England received a horror draw for the second straight Rugby World Cup when they landed in a pool of death alongside France and Argentina on Wednesday.
The 2003 champions were handed the toughest assignment of the leading nations, with holders New Zealand drawing South Africa and Italy in Pool B.
Two-time winners Australia went into Pool D with Wales and Georgia, while Ireland will face Scotland and hosts Japan in Pool A.
Two more teams will be added to each group after qualifying, which England will now watch closely after their nightmare showing in 2015.
Two years ago, England became the first World Cup hosts not to reach the knock-outs after they were grouped with Wales, Australia, Fiji and Uruguay.
“It’s all very exciting isn’t it?” deadpanned coach Eddie Jones, who has led England to 17 wins in 18 games and two straight Six Nations titles.
“We’ve got two Tests against Argentina in June so we can practise a little bit.”
Wednesday’s draw could complicate Jones’s oft-repeated vow to dethrone top-ranked New Zealand, who have won the World Cup three times.
England have a mixed World Cup record against France and their last meeting was a quarter-final defeat in 2011 in Auckland.
They have won both of their World Cup games so far against Argentina, but the Pumas are much improved and reached the semi-finals in 2015.
“It’s a death pool for sure,” said France coach Guy Noves. “It’s very difficult and we will try to match our rivals and to get out of the pool.
“The competition starts today but let’s not forget that two teams haven’t qualified yet, so we must respect all rivals.”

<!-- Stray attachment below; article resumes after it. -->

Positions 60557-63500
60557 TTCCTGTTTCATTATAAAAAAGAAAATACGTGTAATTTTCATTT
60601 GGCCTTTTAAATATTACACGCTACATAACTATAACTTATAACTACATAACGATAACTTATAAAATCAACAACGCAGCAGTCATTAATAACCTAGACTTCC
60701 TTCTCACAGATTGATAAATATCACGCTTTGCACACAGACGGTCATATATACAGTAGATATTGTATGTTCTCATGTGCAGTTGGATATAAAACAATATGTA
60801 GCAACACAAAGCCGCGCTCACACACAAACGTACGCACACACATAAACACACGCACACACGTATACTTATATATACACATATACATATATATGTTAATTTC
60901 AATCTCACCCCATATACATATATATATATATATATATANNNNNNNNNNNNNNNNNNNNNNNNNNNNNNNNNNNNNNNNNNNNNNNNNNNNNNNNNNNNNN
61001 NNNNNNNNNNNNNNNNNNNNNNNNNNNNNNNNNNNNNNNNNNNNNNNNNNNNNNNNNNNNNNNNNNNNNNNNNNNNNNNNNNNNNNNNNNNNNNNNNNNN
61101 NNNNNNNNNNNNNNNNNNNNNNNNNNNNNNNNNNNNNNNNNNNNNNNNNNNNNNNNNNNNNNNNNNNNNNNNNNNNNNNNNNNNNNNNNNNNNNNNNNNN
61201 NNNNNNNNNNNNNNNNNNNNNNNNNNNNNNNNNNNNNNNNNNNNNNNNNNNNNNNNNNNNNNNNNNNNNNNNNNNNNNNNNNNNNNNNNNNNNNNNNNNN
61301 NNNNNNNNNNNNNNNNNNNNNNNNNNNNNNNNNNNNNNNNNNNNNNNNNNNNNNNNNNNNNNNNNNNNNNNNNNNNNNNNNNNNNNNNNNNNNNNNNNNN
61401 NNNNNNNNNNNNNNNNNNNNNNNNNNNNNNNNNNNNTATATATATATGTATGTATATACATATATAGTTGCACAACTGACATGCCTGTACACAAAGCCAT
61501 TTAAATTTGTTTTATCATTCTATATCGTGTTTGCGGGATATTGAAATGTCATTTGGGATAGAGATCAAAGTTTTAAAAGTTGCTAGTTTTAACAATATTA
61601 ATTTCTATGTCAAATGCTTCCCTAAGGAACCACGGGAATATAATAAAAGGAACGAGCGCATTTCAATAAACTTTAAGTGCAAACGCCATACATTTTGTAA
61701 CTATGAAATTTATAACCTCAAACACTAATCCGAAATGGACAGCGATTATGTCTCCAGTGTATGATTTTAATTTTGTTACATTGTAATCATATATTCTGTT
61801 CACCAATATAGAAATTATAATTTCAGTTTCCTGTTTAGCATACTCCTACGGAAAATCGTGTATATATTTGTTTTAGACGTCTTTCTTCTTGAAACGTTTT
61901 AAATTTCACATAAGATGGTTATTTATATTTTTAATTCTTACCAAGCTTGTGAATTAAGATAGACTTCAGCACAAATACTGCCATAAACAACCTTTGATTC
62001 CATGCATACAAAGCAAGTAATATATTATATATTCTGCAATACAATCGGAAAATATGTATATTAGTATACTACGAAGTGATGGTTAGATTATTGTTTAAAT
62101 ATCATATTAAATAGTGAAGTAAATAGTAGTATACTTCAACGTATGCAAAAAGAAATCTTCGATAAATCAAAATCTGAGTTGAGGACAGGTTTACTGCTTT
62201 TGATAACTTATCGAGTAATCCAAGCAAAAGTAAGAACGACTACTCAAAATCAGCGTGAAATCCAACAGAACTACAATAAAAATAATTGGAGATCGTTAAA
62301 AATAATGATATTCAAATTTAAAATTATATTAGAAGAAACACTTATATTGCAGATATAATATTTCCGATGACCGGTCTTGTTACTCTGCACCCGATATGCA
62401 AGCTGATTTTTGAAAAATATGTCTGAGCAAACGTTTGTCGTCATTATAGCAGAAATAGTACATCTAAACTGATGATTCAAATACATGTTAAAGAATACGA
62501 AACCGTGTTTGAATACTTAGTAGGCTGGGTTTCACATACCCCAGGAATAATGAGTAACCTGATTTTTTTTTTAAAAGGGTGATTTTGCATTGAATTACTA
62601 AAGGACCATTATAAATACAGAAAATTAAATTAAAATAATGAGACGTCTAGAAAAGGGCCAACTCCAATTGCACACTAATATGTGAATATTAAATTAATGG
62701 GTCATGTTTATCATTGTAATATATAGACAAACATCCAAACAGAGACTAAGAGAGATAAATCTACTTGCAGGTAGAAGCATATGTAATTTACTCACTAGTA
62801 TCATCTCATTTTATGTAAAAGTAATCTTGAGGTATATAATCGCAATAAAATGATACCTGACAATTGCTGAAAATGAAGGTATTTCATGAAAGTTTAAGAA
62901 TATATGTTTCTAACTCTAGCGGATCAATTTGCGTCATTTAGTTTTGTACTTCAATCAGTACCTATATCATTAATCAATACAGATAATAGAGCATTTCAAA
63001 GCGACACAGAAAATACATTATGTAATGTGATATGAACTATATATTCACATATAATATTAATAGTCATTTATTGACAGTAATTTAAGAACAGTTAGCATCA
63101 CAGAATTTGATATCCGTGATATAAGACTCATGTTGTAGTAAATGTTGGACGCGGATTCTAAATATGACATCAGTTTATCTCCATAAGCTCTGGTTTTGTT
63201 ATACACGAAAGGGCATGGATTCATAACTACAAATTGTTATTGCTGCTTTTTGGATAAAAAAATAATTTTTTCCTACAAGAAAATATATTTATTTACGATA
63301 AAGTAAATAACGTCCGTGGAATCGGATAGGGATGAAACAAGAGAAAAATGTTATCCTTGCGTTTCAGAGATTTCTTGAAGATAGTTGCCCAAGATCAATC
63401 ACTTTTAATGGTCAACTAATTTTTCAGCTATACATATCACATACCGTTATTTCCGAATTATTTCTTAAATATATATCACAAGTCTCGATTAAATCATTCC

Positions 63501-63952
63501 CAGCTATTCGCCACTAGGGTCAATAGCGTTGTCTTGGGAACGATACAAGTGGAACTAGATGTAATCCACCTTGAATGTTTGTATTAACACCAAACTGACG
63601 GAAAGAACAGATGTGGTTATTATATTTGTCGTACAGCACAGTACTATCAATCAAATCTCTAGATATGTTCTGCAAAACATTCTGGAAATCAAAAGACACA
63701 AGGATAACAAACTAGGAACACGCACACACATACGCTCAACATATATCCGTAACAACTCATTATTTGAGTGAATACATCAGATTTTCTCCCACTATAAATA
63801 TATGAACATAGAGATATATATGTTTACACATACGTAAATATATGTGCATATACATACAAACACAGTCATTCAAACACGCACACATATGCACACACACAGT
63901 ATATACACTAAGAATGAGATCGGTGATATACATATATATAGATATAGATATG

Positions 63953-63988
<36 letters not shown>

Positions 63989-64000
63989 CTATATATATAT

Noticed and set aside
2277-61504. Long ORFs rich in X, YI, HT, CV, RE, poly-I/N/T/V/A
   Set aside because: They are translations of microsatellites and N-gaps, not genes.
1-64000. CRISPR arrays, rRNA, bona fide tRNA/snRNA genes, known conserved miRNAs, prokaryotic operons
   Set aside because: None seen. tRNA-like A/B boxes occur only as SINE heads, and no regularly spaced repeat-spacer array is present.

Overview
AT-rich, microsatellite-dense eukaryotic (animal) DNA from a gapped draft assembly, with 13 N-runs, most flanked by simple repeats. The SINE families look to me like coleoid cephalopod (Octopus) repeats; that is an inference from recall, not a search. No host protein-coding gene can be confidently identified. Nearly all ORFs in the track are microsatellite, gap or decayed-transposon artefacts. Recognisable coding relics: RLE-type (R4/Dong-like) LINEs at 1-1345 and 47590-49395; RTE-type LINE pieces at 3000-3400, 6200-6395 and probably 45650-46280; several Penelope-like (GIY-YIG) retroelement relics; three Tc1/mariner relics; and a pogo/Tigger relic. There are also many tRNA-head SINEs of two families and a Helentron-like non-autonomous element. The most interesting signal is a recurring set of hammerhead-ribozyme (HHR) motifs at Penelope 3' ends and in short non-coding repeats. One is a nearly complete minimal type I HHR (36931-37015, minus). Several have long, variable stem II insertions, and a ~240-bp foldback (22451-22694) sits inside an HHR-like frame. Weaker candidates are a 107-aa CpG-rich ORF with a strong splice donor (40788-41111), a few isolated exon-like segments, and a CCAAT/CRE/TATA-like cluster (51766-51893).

– Super Mario –
All Blacks coach Steve Hansen said their Pool B match-up against South Africa would now give their annual Rugby Championship games extra meaning.
New Zealand lost to South Africa in the 1995 final but they have won their last two World Cup meetings, including their 2015 semi-final.
“Everyone will get excited by it, and we know each other pretty well so we’ll just continue to get to understand each other before we get here,” Hansen said.
Twelve teams were included in Wednesday’s draw in Kyoto by virtue of finishing in the top three of their groups in 2015.
Another eight sides from Oceania, Europe, the Americas and Africa will be added after qualifying to complete four groups of five.
Hansen’s New Zealand are striving to complete a hat-trick of World Cup victories and underline their dominance of the sport.
Japan will become the first Asian country to host the World Cup, a move which aims to ignite rugby passions around the region.
Games will be played at 12 venues including Kamaishi, which was ravaged by Japan’s 2011 earthquake, tsunami and nuclear disaster.
“I have never felt so fired up as I do now about my role in picking Japan’s group,” Prime Minister Shinzo Abe said before the draw.
“This is even more of a thrill than when I played Super Mario at the Rio Olympics,” he said, referring to his closing-ceremony appearance dressed as the popular video game character. – Agence France-Presse